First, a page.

After back-to-back seasons finishing as THE QB1, Allen is once again the odds-on favorite to finish as the top fantasy quarterback thanks to the Bills’ pass-heavy attack and his propensity to run the ball, especially in the red zone. Allen has 31 rushing touchdowns in four seasons and has averaged 38.1 yards per game in his career. His late-second-round ADP is a steep price for a quarterback in today’s NFL, though he’s an extremely safe pick among the elite quarterbacks.
Damien Harris is entrenched as the team's RB1, but Rhamondre Stevenson has the most upside of the Patriots’ backs at his ADP.
Stevenson is one of the most talented real-world RB2s in the league. He was fourth in yards after contact per attempt (2.7) and was second in broken tackles per attempt (0.55). He can also catch the ball, which may earn him snaps in 2022 since James White (12 catches) and Brandon Bolden (41 catches) are no longer with the team (White retired). Stevenson should have an every-week role and top-10 upside if anything were to happen to Harris. If White isn’t able to get healthy, Stevenson could have a much bigger weekly role than expected.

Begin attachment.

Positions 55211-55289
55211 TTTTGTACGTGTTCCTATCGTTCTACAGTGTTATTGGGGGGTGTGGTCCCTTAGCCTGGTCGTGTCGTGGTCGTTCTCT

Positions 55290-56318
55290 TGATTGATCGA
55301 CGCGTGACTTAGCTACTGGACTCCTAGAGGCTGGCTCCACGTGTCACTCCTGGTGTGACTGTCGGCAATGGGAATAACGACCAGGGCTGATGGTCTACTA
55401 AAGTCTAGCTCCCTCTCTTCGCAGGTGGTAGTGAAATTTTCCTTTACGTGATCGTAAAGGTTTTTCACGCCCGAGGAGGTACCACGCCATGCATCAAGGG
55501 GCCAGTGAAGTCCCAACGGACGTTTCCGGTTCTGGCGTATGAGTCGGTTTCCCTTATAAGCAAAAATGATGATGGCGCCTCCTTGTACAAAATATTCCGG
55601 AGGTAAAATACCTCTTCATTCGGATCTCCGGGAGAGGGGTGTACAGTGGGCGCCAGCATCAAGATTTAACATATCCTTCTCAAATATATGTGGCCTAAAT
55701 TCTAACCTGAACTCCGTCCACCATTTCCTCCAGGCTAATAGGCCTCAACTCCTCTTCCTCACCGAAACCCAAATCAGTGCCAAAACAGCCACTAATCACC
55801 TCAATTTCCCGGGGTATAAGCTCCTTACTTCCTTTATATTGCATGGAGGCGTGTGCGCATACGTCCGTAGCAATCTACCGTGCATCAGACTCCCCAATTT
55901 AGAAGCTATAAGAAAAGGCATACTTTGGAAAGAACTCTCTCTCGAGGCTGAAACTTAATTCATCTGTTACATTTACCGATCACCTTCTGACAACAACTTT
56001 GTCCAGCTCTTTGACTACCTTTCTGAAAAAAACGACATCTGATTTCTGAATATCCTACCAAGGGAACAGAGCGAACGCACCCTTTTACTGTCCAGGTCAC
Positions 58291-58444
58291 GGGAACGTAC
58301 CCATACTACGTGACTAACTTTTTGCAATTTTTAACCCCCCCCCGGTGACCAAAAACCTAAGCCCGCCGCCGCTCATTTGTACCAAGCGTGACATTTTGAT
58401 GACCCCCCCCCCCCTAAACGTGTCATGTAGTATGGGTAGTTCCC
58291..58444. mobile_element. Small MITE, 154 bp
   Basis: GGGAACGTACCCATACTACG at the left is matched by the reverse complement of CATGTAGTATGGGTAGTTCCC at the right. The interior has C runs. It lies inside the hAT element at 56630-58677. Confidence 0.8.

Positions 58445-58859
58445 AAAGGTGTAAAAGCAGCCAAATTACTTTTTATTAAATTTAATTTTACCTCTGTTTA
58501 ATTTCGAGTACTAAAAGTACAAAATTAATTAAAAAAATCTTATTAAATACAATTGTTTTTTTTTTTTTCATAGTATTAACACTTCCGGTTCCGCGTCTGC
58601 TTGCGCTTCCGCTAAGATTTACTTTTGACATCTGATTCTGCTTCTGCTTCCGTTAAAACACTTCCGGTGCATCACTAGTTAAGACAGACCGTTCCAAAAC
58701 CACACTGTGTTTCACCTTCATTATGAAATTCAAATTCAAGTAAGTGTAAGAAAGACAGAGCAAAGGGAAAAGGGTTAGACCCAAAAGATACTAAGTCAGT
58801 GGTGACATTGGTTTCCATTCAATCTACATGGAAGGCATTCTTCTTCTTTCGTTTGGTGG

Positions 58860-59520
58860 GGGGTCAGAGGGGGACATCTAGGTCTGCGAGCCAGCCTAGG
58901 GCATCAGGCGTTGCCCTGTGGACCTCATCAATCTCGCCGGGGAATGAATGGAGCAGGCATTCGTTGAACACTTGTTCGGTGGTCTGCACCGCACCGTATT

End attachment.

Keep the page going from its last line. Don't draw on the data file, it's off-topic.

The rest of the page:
Chase Edmonds jumps out as a great value in the later rounds.
4for4's own Connor Allen wrote a great breakdown about why Edmonds is a “massive” value in early drafts this season. The Dolphins gave him six times as much money as their next biggest free agent signing (Raheem Mostert) and Edmonds is particularly effective in a zone-blocking run scheme which is what new HC Mike McDaniel is likely to run after working for Kyle Shanahan the last few years. Per Allen, “He led the league in yards per attempt (5.8) and was second in EPA per play on his 68 carries with zone blocking.” Edmonds may not see the goal line work (though it’s a possibility) but should see the vast majority of the backfield receptions since his primary competition is Mostert. Throw in an improved offensive line and Edmonds should significantly outperform his 8th-round ADP.